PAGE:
You must have noticed that sometimes when you are about to bake polymer clay or are baking the pieces you made out of it, a few air bubbles show up. You need to be attentive that you don’t end up having a baked polymer clay piece that has bubbles in it (that is kind of the best moment to deal with them).
Now the question is, how will you fix them?
The best way out to fix air bubbles in polymer clay is by conditioning it to remove all the air bubbles from it. Conditioning of polymer clay can be done in two ways: by hand and by pasta machine. We will discuss both in this article.
How To Fix Bubbles In Polymer Clay?
Here are some ways you can prevent your clay from bubbling up,
1. Proper Clay Conditioning
Conditioning polymer clay means making it ready to work with. It removes the air that may be trapped inside. When you cut out new clay you may often see open spaces between them. If you don’t condition the clay properly, you can trap air in the open pockets.
Clay Conditioning By Hand
Cut out one-forth of the clay and begin to roll it back and forth. This will warm up the clay making it soft. When you feel it is warm enough make a ball out of it and roll it into a snake. Do this until the snake can bend in the middle without cracking up.
Clay Conditioning Through Pasta Machine
Cut some portion of the clay. Make sure to cut them narrow enough to fit through the pasta machine. Insert the polymer clay through the pasta machine gently.
When the clay comes out from the other side, fold it in half and insert it in the pasta machine again, folded side facing down. Inserting the folding side up causes air pockets to form inside the clay.
Continue doing this until you are assured that the clay is conditioned. You’ll know it’s conditioned when it doesn’t have any rough edges and has a slight sheen.
2. Reconstituting Scraps Of Clay Together Properly
In most cases, air bubbles occur and when different scraps of clay are put together to form one large clay. When you are working with scraps, gather them and insert them through the largest setting of the pasta machine. The rollers of the pasta machine force the air out. Fold the scrap sheet and insert it through the pasta machine (Folded side down).
Repeat the process until a solid clay sheet forms.
When embossed clay is reconstituted in the blank sheet, air bubbles can form. Always fold the clay on the outside if you need to re-roll it or have stamped up the texture.
3. Piercing Air Bubbles
Before baking the items you see air bubbles, you can pierce them with just a needle tool or a crafting knife. This will smooth out the air.
Solution To Dozen Air Bubbles In Polymer Clay
Piercing air bubbles won’t be the best idea if there are a dozen air bubbles. It can be pretty time-consuming. Instead, roll the clay to the medium thickness of the pasta machine. Stretch the sheet gently. The clay will start to appear lighter in the areas where the air bubble is. The stretching of the clay sheets causes the air bubbles to burst.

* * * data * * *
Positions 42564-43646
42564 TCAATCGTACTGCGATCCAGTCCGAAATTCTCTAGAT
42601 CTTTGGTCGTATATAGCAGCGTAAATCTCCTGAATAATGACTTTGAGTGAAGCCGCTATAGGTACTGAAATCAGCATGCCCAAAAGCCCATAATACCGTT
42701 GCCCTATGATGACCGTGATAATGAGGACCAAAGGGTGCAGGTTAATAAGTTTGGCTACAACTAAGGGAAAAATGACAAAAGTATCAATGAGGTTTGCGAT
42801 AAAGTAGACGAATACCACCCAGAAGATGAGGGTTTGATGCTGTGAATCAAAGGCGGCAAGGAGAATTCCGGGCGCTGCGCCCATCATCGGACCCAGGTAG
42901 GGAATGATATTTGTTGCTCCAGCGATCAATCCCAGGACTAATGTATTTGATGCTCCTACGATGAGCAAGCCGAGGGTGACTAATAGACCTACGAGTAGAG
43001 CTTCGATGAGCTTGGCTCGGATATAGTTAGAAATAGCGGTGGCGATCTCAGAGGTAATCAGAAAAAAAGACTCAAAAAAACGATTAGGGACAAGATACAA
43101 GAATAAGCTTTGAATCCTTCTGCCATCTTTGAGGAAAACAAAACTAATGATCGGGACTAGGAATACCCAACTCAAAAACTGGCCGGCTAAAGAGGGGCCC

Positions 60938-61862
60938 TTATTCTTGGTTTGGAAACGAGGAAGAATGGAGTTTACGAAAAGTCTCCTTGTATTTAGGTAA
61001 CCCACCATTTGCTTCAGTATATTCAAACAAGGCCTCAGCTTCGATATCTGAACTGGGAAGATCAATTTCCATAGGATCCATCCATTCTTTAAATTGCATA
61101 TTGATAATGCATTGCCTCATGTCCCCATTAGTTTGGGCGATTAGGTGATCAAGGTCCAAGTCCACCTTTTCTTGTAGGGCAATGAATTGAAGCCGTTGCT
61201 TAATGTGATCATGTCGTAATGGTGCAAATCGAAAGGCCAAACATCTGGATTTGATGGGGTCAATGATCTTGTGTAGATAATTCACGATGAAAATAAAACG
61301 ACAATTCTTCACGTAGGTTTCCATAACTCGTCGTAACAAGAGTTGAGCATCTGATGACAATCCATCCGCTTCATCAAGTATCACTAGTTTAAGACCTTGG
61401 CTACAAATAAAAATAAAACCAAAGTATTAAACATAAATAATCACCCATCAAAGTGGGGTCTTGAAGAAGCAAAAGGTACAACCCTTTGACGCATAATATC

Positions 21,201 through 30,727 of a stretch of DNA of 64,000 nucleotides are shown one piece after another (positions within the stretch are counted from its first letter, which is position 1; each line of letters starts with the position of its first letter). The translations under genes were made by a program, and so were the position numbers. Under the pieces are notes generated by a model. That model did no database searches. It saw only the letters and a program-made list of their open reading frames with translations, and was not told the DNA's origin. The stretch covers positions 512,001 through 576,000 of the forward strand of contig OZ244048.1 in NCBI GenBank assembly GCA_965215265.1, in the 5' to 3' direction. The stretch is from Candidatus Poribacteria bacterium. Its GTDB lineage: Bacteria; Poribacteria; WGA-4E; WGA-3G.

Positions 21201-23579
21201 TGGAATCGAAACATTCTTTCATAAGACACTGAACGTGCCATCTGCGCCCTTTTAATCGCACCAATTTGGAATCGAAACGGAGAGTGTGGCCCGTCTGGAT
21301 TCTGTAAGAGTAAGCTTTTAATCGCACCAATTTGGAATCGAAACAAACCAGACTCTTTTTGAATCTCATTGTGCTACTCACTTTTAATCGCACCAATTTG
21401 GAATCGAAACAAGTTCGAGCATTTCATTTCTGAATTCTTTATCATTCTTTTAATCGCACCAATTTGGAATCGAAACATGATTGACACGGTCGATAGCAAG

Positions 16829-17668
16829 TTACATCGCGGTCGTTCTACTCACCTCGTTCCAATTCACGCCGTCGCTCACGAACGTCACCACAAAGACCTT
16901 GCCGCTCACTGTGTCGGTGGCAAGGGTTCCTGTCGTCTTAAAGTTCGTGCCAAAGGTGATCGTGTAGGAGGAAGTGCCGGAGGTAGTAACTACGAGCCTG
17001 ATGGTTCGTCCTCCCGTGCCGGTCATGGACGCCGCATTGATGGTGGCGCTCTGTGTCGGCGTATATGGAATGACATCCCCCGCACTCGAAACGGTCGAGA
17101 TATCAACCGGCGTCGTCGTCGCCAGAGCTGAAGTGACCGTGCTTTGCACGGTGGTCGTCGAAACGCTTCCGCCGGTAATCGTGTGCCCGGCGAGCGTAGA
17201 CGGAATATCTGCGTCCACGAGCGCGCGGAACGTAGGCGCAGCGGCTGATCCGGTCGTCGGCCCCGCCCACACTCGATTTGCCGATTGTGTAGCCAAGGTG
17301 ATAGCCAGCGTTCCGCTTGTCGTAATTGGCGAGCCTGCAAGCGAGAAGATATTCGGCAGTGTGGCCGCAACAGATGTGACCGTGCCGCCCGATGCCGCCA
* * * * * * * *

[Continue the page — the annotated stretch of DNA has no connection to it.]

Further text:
Repeat the process until all air bubbles are gone.
What To Do After Finding Air Bubbles After Baking?
If you see air bubbles after you had baked your accessories, you can do the following things based on their conditions,
- Sanding them
- Adding a new layer of clay
1. Sanding Baked Polymer Clay
Sand baked clay pieces that have air bubbles in them using automotive-grade sandpaper. Start with 400 or 600 grit. I once found a great deal on amazon which consisted of 90 pieces of automotive-grade wet sandpaper which had 400 to 6000 grits.
Sand until you have fully sanded through the air pockets. After you have sanded them, there will be indentations in place of the bubbles. Continue sanding them until the indentations disappear and it becomes flat.
Now use 800 grit to smoothen it out and hand buff to a matte finish. Increase the grit number (1000, 2000) and as the final step, buff it with a piece of denim or muslin wheel to get a glass-like shine.
2. Adding New Layer Of Clay
If the polymer clay is thin then sanding down can be difficult and can cause it to break. You can add a new air-free layer of clay over the previous one and re-bake it, adding a new layer of polymer clay.
Re-texturing with tools to hide the air bubbles is another great alternative. You can use any type of shaped tool to texture it. When I get in this type of jiffy I use Ejiubas Sculpting Polymer Clay Tools for texturing. The diamond-shaped tool suits most of the sculpting pieces.
You can paint the texture with acrylic paint or leave it as it is.
Avoid Air Bubbles Getting Trapped In Polymer Clay
Here are some tips which you can use to avoid having to deal with air bubbles,
- Don’t fold. Tear the clay apart instead.
- Put fold in rollers first. If you choose to fold the clay, first put it in the roller of the pasta machine. It will help make the air escape.
- Pop/cut the air bubbles. If you notice any air bubbles before baking, pop them with a needle or cut them with a crafting knife. If you ignore them then they might sneak up on you later.
- Stretch the sheet. Stretching the sheet will help release the air.
If baked and hardened, these pesky little things can annoy a clay crafter, especially a perfectionist clay crafter. Air bubbles on polymer clay accessories especially, jewelry can be a sore to the eye. The best way to avoid is not to get them in the first place by either popping them when you see them on your unbaked jewelry.
Going further back, another way you can avoid them is to tear the clay instead of folding it during conditioning. But if it is too late and you have baked the bubbled clay jewelry then you can try sanding them if it is thick enough or adding another layer of smooth bubble-free layer of polymer clay.
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